Purdie, Fiona, Ward, Lisa J., McAdie, Tina M. and King, Nigel (2011) Does work integrated learning better psychologically prepare British students for life and work. In: Association for Sandwich Education and Training (ASET) Annual Conference 2011, September, 2011, Leeds Metropolitan University. (Submitted)

Work integrated learning (WIL) provides a plausible mechanism to develop the skills knowledge, competence, and experience (Bates, 2008; Boud & Falichikov, 2006; Collin & Tynjala, 2003; Crebert et al., 2004; Rhodes & Shiel, 2007), which increase employability and lead to more satisfying careers (Bates, 2008) in a competitive labour market (CBI/UUK, 2009). The occupational and academic impact of work integrated learning including better careers, salaries and degree outcomes are beginning to be established (Powell et al., 2008). In addition a range of personal skills and professional competencies have been cited as outcomes of work integrated learning, such as improved decision making, interpersonal and self management skills (Costley, 2007; Crebert et al., 2004), the application of theoretical knowledge in workplace environments, professional networking, professional behaviour, and leadership (Costley, 2007; Dreuth & Deuth-Fewell, 2002; Lizzio & Wilson, 2004; Rickard, 2002).

However, the psychological outcomes of work integrated learning are not yet fully established or understood and have been contested by some (Allen & van der Velden, 2007). The impact of work integrated learning on traits such as hope, self efficacy and self concept have yet to be researched.

Aims and Objectives
In this emerging area of research interest, the aim of this study is an examination of the relationship between work integrated learning and the psychological variables believed to play an important role for graduate success in the subsequent transition to the labour market.

The objectives of this project are to determine if there are significant psychological outcome differences in self-concept, self-efficacy, hope, procrastination, and study skills/work ethic between students who pursue WIL and students who pursue a more traditional degree programme.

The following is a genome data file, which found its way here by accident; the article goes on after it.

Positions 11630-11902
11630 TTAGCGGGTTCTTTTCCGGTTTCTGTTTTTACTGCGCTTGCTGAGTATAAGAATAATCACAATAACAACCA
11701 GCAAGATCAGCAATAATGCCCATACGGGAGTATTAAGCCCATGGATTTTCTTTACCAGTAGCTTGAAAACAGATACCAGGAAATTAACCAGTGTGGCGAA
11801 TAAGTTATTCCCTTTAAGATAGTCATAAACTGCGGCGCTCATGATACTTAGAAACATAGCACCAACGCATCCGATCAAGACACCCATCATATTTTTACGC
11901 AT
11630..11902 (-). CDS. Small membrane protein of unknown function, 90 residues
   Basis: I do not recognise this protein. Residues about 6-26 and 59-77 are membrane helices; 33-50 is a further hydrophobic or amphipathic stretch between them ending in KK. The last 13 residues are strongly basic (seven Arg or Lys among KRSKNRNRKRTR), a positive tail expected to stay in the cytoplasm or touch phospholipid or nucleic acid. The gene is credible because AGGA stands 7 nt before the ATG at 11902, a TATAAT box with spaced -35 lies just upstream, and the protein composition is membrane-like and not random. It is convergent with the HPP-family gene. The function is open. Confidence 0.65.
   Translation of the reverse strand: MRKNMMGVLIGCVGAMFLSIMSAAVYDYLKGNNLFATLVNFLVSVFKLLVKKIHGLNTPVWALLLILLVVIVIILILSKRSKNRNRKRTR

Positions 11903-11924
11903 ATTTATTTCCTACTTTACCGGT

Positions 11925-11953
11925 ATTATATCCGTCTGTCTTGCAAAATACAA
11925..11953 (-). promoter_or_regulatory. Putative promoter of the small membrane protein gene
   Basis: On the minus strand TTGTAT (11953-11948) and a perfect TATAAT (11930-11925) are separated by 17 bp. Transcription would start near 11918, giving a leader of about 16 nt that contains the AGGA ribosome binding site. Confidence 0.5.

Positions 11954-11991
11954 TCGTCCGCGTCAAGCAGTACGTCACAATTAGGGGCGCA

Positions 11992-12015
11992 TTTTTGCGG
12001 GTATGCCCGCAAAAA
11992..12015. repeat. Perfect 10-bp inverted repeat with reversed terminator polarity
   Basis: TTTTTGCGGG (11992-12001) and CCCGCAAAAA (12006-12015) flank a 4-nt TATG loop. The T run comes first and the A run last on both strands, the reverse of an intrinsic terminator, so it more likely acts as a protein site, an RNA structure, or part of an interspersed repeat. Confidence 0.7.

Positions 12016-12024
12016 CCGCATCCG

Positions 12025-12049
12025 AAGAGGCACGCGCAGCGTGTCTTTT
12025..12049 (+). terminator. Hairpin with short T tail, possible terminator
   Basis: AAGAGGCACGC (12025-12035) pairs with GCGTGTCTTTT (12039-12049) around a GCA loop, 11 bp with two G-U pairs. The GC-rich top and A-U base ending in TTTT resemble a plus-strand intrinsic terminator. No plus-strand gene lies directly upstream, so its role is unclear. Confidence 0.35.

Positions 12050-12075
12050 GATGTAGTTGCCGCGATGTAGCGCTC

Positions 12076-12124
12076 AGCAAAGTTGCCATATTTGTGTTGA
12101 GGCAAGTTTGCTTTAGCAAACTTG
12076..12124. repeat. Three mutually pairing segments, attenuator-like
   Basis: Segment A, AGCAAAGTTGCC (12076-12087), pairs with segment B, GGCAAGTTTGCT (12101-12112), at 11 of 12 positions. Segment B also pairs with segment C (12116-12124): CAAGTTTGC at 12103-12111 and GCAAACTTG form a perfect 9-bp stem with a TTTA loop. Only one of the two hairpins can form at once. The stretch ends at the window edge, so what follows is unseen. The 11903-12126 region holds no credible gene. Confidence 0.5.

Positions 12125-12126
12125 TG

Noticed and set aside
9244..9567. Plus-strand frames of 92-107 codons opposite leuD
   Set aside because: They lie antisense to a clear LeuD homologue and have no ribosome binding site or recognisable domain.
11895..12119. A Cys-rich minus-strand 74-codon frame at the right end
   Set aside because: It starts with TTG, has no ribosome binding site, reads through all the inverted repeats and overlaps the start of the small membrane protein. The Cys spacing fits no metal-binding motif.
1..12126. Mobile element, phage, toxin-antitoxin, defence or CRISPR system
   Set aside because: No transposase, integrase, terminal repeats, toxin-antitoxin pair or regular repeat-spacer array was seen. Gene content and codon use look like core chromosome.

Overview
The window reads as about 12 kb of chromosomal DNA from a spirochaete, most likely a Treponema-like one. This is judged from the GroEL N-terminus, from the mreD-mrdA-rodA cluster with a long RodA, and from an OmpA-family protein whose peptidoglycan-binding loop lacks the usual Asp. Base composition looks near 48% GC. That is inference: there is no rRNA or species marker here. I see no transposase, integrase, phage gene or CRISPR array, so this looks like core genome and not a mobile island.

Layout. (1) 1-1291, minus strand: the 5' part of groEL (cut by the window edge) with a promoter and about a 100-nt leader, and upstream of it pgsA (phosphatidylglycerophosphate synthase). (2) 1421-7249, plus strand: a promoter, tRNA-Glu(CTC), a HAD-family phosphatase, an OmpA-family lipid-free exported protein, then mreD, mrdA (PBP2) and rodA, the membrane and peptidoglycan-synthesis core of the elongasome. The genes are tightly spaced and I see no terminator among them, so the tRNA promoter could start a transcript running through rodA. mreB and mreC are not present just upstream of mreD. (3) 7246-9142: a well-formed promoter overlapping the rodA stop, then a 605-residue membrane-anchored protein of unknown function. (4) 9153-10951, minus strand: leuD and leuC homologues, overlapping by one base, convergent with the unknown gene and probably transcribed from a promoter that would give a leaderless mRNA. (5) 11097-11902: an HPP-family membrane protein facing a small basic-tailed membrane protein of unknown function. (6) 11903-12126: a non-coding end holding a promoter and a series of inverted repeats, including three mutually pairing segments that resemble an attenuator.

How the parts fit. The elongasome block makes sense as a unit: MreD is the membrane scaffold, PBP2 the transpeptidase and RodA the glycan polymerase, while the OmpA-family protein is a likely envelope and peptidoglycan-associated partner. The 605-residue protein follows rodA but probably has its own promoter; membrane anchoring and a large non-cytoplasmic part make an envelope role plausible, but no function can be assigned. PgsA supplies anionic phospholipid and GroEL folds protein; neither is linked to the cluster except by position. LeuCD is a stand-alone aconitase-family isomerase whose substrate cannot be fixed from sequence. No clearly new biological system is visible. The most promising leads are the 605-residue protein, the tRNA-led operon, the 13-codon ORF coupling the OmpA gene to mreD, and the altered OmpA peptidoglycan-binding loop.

Using a cross sectional analysis of a large sample of undergraduate students at the University of Huddersfield. Undergraduates in all years of study, pursuing both traditional and WIL degrees, from all schools, will be invited to participate in the study. Demographic information including information regarding educational attainment, work related activity and subject area will be collected. In addition the following measures will be used:

• Trait Hope Scale (THS: Snyder et al., 1991), which measures hopes and goals.
• Procrastination Assessment Scale – Students (PASS: Solomon & Rothblum, 1984), which measures procrastination, the postponement of goals and tasks.
• Self-Description Questionnaire III (SDQ-III: Marsh & O’Neill, 1984), which measures self-concept.
• College Academic Self-Efficacy Scale (CASES: Owen & Froman, 1988), which measures the degree of confidence participants believe they have in various academic settings.
• Motivated Strategies for Learning Questionnaire (MSLQ: Pintrich, Smith, Garcia, & McKeachie, 1993), which measures study skills and motivation.

Although the results unique to Huddersfield students will be presented in this session, the project itself is part of a much larger international comparative research study, designed and led by Drysdale et al. at the University of Waterloo (Canada) examining psychological outcomes on a global level. Other partners include University West (Sweden), University of Central Florida (USA), and Liverpool John Moores University (UK). Logistics of being involved in a large international project will be discussed.

As this study is a work-in-progress, results and conclusions will be available and submitted as part of the full paper in August.

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